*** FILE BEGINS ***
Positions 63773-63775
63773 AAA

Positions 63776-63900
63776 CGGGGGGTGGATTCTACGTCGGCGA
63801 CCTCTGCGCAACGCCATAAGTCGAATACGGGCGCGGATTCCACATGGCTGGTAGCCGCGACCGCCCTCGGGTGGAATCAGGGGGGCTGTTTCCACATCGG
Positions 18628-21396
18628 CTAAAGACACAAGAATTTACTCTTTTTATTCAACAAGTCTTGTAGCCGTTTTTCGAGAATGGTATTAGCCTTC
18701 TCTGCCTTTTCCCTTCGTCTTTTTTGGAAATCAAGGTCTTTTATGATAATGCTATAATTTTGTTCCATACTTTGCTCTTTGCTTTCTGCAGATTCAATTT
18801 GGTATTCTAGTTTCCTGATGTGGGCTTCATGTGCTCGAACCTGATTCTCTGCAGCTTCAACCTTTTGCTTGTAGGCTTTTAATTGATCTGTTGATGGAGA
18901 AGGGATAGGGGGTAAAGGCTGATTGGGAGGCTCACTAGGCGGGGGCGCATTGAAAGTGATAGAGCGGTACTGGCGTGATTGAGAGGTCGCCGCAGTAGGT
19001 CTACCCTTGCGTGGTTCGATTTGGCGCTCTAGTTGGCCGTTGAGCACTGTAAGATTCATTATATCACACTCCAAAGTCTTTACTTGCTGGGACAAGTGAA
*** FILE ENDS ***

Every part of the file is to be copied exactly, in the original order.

Positions 63773-63775
63773 AAA

Positions 63776-63900
63776 CGGGGGGTGGATTCTACGTCGGCGA
63801 CCTCTGCGCAACGCCATAAGTCGAATACGGGCGCGGATTCCACATGGCTGGTAGCCGCGACCGCCCTCGGGTGGAATCAGGGGGGCTGTTTCCACATCGG
Positions 18628-21396
18628 CTAAAGACACAAGAATTTACTCTTTTTATTCAACAAGTCTTGTAGCCGTTTTTCGAGAATGGTATTAGCCTTC
18701 TCTGCCTTTTCCCTTCGTCTTTTTTGGAAATCAAGGTCTTTTATGATAATGCTATAATTTTGTTCCATACTTTGCTCTTTGCTTTCTGCAGATTCAATTT
18801 GGTATTCTAGTTTCCTGATGTGGGCTTCATGTGCTCGAACCTGATTCTCTGCAGCTTCAACCTTTTGCTTGTAGGCTTTTAATTGATCTGTTGATGGAGA
18901 AGGGATAGGGGGTAAAGGCTGATTGGGAGGCTCACTAGGCGGGGGCGCATTGAAAGTGATAGAGCGGTACTGGCGTGATTGAGAGGTCGCCGCAGTAGGT
19001 CTACCCTTGCGTGGTTCGATTTGGCGCTCTAGTTGGCCGTTGAGCACTGTAAGATTCATTATATCACACTCCAAAGTCTTTACTTGCTGGGACAAGTGAA